Rachel F. Bloom​

Rachel F. Bloom, MS is a second-year doctoral student in the Applied Developmental Psychology program at Fordham University. She earned her Master’s in Bioethics from Columbia University, where her work centered on the moral authority of advance directives in dementia care and resultant implications for clinical treatment junctures. Her current self-directed academic projects explore advance care planning engagement among children of people with dementia, and she has developed material for Fordham’s Center for Ethics Education on participant privacy and confidentiality in eHealth research, therapeutic misconception and goodness-of-fit ethics, vaccine hesitancy in light of the COVID-19 pandemic, and disability justice critiques of clinical resource-rationing policies. Additional research interests include enhancing well-being in dementia, supporting patient-centered medical decision-making, the lifespan developmental impact of adult illness, and the psychological challenges patients face navigating medical systems. As a member of the Completed Life Initiative team, Rachel contributes to administrative upkeep as well as outreach efforts and programming production. She is currently helping to develop questionnaires to tap attitudes, policies, and experiences around Voluntarily Stopping Eating and Drinking in U.S. long term care facilities, part of a research project led by CLI Board Member David Hoffman. She previously volunteered for End of Life Choices New York from 2018-2019.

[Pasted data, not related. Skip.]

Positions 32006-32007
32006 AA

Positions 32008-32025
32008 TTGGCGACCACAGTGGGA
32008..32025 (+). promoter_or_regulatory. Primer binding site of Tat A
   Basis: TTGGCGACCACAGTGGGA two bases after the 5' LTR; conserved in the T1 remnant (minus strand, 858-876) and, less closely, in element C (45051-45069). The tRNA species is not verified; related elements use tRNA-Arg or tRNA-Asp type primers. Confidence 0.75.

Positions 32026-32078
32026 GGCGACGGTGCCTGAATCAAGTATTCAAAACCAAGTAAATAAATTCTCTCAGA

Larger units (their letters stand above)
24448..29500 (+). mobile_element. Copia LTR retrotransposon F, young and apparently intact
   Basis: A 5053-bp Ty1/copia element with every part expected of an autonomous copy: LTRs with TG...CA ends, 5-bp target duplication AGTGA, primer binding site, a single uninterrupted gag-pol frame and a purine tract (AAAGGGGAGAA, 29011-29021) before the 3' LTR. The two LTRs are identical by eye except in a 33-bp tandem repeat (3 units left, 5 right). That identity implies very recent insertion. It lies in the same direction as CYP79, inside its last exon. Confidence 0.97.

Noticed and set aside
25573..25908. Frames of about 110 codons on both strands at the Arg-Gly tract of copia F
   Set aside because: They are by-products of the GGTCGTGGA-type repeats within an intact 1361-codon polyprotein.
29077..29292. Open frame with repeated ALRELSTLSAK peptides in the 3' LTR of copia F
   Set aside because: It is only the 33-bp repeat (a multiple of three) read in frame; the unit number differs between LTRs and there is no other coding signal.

Rachel’s current hobbies, as of Winter 2021, include musical dabbling, creative cooking, designing buildings on The Sims, and applying to adopt a dog (please wish me luck!).


“Illness is the night-side of life, a more onerous citizenship. Everyone who is born holds dual citizenship, in the kingdom of the well and in the kingdom of the sick. Although we all prefer to use only the good passport, sooner or later each of us is obliged, at least for a spell, to identify ourselves as citizens of that other place.”  

– Susan Sontag’s Illness as Metaphor

“We are all human and will necessarily experience death, as well as periods of wellness and illness. These experiences of “being well” and “being ill” are incontrovertibly shaped by societal context, availability of support systems, dominant cultural narratives around medical conditions, and access to adequate resources, above and beyond clinical pathology or “sickness.” Understanding this, it seems ethically unjustifiable to build on systems and societies that only cater to the un-sick; instead, I believe in critically interrogating our existing assumptions around health, sickness, and death, especially engaging with the anti-humanistic idea that health confers moral value. This philosophical orientation shapes the work I do for the Completed Life Initiative and my advocacy in the end of life care space.”